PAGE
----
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Amid Impeachment Spotlight, Presidential Candidates Vie For Attention


It's safe to say the impeachment inquiry has been sucking up a lot of the political oxygen recently, and that's made it more difficult for the Democratic presidential candidates to distinguish themselves over the past few weeks. Last night, though, 10 of those candidates took the debate stage in Atlanta, attempting to outline policies they believe separate them from the rest of the field. But that very issue of impeachment proved pretty impossible to ignore. NPR's Asma Khalid was at the debate and joins us this morning from Atlanta. We also have NPR national political correspondent Mara Liasson with us from Washington.

Good morning to you both.


ASMA KHALID, BYLINE: Good morning.

GREENE: So Senator Elizabeth Warren got the first question on impeachment and very quickly tried to pivot it to a message about corruption, also taking - kind of taking advantage of the impeachment issue. She was talking about the impeachment witness, EU ambassador and Trump inauguration donor Gordon Sondland. Let's listen.


ELIZABETH WARREN: How did Ambassador Sondland get there? You know, this is not a man who had any qualifications except one. He wrote a check for a million dollars. And that tells us about what's happening in Washington.

GREENE: Asma, as we listen to that, I mean, what do you make of how the candidates handled the issue impeachment last night?

KHALID: Yeah, so David, I think how Elizabeth Warren in particular answered that question told us a bit about what she sees, which is that essentially - she, you know, made the point that anybody who wants to give her money shouldn't ask to be an ambassador. You know, she was asked, actually - the explicit question was about how she intends to convince Senate Republicans to vote for impeachment. She briefly talked about that but then pivoted back to this corruption message.

And what that tells me is something that I consistently hear out on the campaign trail, which is that Democratic voters do not want to extensively be talking about impeachment. They feel like if all they are talking about is Donald Trump - no doubt, they want to defeat Donald Trump, but if all they are talking about is that, they don't think that their odds in a general election are going to be great.

So what we saw last night is candidates who wanted to talk about health care, child care, climate change, all these other issues. And, you know, the - even the former vice president, he was asked about impeachment. But what I saw was him similarly pivot away even though his name has come up at times during these impeachment inquiry hearings. He made the case for his electability. It's, again, a message he has been touting for months. He said that if he's learned anything in this impeachment inquiry, it's that Donald Trump does not want him to be the nominee.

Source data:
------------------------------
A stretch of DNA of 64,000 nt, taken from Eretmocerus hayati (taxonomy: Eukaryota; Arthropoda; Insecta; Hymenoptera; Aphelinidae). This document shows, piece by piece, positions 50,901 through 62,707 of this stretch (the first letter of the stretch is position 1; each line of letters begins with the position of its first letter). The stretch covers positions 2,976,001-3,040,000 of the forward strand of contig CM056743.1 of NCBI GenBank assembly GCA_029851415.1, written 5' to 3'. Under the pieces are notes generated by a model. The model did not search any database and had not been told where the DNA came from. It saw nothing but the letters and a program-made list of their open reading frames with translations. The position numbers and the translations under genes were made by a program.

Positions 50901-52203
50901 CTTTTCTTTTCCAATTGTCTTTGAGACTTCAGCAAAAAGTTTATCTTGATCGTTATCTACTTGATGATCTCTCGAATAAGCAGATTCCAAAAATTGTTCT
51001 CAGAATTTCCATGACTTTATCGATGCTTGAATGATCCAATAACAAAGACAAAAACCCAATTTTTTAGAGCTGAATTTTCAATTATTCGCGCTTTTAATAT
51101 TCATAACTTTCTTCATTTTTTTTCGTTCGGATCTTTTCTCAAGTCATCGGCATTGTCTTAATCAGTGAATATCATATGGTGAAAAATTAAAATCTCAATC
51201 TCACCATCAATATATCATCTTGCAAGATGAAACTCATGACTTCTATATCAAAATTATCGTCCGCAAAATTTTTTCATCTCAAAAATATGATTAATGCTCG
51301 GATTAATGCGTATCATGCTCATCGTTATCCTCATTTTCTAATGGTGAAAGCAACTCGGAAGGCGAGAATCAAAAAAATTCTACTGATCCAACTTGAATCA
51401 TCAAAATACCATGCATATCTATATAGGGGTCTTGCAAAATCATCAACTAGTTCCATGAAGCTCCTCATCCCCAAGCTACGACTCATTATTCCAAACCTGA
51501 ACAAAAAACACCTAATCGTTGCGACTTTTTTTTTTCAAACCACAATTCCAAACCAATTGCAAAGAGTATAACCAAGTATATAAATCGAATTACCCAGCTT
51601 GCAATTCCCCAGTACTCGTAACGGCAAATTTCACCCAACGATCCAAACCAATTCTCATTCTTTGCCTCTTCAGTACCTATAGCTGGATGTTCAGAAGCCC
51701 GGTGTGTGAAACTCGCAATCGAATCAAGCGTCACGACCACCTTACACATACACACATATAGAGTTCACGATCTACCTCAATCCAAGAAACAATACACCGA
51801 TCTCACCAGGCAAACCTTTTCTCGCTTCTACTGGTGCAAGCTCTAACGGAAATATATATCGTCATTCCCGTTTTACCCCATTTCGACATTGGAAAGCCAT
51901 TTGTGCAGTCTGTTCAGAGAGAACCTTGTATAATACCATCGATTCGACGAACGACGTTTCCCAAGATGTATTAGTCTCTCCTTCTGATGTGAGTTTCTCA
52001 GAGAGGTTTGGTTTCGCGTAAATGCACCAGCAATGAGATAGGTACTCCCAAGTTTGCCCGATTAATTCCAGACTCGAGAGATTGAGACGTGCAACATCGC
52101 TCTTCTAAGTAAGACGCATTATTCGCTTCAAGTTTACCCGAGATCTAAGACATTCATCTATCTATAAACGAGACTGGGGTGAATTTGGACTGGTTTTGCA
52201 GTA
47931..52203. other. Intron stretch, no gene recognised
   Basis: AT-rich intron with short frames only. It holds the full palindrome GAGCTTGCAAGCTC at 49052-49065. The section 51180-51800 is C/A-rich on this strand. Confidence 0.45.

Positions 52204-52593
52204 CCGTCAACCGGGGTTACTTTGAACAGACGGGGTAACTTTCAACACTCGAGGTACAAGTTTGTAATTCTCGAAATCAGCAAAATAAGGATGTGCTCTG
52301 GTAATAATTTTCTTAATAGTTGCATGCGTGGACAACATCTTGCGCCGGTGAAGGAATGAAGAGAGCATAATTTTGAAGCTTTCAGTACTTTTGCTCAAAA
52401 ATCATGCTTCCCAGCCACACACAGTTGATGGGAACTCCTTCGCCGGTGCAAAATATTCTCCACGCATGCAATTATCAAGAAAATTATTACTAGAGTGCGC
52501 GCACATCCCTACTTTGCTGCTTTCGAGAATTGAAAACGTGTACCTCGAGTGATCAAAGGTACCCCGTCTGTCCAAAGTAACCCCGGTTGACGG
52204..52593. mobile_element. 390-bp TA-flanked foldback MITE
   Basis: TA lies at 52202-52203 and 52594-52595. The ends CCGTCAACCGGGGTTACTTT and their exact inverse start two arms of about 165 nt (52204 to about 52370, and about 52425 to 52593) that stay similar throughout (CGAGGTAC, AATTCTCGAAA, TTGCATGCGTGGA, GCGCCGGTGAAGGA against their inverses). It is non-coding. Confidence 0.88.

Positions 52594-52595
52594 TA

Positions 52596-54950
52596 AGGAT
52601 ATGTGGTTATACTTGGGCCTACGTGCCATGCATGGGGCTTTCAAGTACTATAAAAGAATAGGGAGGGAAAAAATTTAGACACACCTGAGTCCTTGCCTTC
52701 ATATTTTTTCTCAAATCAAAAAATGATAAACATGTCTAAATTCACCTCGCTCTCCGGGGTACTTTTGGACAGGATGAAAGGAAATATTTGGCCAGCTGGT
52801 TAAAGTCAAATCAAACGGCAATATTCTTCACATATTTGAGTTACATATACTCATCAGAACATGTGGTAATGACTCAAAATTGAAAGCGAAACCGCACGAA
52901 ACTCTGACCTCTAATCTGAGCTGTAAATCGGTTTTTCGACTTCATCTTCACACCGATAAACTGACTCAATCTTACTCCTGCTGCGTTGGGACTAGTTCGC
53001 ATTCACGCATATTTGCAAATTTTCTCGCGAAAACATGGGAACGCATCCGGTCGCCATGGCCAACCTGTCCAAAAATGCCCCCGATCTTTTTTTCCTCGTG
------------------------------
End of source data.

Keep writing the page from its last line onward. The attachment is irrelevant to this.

GREENE: Well, I want to turn to Pete Buttigieg, the mayor of South Bend, Ind., who has really been on the rise and leading polls in Iowa, seeming like he's beginning to spike in polls in New Hampshire. And in a moment like this when there are so many candidates, that usually means he's going to be the target of a lot of attacks. And I do want to play one moment when that happened last night. This is Minnesota Senator Amy Klobuchar.


AMY KLOBUCHAR: And Mayor, I have all appreciation for your good work as a local official - and you did not when you tried. I also have actually done this work. I think experience should matter.

RACHEL MADDOW: Mayor Buttigieg, I'll let you respond to that.

PETE BUTTIGIEG: So first of all, Washington experience is not the only experience that matters. There's more than a hundred years of Washington experience on this stage, and where are we right now as a country?


GREENE: Mara Liasson, I mean, for Buttigieg, experience was always going to become an issue if he ever rose in the polls. I mean, how worried should he be? Was he really under attack last night?

LIASSON: He really wasn't. You heard Amy Klobuchar. She's the senator from Minnesota, so she made a very Minnesota-nice kind of attack on him. And she's been saying - she also talked about how women are held to a double standard, that if a woman was the mayor of the fourth-largest city in Indiana, she would be considered not experienced enough to be president.

But I think that if the other candidates were trying to stop the rise of Mayor Pete, you couldn't really tell last night. They didn't seem to have the appetite for going for the jugular. And that could be either because they think that his rise is going to fizzle, that it doesn't have staying power or that it's just too early or too risky to go after another candidate so aggressively in a multicandidate field because it can boomerang.